The Ghana Online Drivers Union have served notice that they will boycott foreign ride-hailing apps in two months, if their demands for better working conditions and improved wages are not met.

The drivers said the cost of driving around has nearly doubled whereas their profits continue to dwindle.

They are also asking the companies to reduce their service charges to 15 percent, else they will defect to locally-based companies.

President of the Ghana Online Drivers Association, Francis Tengey has been sharing the frustrations of the drivers with JoyNews.

“Initially, Uber was 25 percent, this year they have reduced it to 20 percent and Bolt is also supposed to reduce it from 25 percent to 20 percent, but we want 15 percent.

“We have been demonstrating, gone on strikes, we have written petitions and nothing has been done so this year, we have decided if nothing is being done, then our alternative is to boycott the app. The alternative is to look for a local app and local app that is ready to listen to us,” he told JoyNews.

The Group also wants the government to step in to regulate policies of the ride-hailing apps.

“We are also calling on the government to come and regulate the system. You cannot just leave the system for anybody. As we speak, Uber is using US policies in Ghana, Bolt is doing same using European transport policies, Yango is using Russian. Is it possible? And so we are waiting if by end of June we don’t hear anything, we give two months and boycott,” he added.

According to some drivers of ride-hailing apps, the increasing fuel prices have added to their already poor working conditions.

“Fuel was somewhere GH₵7.00, but now it is almost GH₵10.00. At first when I buy fuel like 100 cedis, I am able to work like 250-300 cedis but now, if you buy like 150 if you don’t take care, you can’t even work like 300 cedis which is making the work very difficult,” one driver said.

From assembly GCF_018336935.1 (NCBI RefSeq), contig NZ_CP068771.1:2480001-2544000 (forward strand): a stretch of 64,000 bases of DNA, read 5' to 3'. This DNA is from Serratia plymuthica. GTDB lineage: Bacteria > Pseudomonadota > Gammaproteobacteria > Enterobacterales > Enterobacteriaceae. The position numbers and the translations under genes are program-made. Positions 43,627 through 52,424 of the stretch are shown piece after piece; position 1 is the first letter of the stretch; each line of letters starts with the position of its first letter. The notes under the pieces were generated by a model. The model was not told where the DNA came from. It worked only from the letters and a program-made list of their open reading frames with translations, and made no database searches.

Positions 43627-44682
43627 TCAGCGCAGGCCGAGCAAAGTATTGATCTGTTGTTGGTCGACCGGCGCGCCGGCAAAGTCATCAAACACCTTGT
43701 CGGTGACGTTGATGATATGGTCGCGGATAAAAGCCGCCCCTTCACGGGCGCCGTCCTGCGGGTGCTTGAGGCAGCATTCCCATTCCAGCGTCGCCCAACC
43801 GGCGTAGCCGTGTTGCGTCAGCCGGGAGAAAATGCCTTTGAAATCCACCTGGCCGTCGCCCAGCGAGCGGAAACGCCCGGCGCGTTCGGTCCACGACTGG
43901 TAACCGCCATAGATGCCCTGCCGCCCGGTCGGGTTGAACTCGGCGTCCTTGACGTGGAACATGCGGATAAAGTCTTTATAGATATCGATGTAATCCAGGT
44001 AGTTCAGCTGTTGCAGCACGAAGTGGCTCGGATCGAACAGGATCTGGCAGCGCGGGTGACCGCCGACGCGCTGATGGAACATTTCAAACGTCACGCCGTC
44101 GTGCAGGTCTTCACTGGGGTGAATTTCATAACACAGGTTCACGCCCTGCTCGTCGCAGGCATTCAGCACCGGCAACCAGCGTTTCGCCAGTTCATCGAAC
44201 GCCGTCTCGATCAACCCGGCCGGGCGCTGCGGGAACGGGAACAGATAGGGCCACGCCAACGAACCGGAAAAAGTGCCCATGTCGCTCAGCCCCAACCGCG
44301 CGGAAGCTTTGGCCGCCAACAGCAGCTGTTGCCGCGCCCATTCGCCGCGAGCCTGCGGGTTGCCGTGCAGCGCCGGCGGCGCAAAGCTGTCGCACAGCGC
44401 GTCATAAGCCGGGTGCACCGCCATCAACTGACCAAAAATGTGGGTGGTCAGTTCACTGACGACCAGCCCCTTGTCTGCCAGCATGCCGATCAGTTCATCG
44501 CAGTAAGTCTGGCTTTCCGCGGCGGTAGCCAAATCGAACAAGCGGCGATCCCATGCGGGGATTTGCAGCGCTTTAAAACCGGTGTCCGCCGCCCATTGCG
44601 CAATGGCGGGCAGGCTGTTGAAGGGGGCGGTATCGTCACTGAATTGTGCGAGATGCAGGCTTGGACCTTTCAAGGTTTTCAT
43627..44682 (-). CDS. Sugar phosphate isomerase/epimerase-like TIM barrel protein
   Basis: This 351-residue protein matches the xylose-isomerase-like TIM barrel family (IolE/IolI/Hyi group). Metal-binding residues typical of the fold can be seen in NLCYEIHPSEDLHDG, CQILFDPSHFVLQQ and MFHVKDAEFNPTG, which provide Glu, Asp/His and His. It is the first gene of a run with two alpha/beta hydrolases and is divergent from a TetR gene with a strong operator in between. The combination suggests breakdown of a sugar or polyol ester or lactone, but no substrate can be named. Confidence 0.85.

“Say you buy fuel of about 100 cedis, you make about 200 cedis. That 200 cedis if you take out your 100 cedis which you spent on fuel, you are only left with 100 cedis so you give 25 percent to the service provider which is either bolt or uber and also the 25 percent for yourself, so when you have a damage to your car and you want to service your car and all that, it is out of this 25 percent that you have and it is quite stressful,” another driver told JoyNews.

Drivers of ride-hailing services in April served notice they would embark on a two-day national strike.

The drivers attribute their intended action to growing insecurity and attack on drivers as well as high service charges by the ride hailing companies.

In an interview with JoyNews, President of the Ghana Online Drivers Union, Francis Kweku Tengey, said the action will take place in the Greater Accra, Ashanti, Western and Eastern regions.

“The main reason we are striking is this: the 25% [of commission] from Bolt and Uber is too much; it should be slashed to 15 per cent.

“With an input or variable of fuel and data and then calls, at the end of the day, the driver is left with nothing,” he lamented.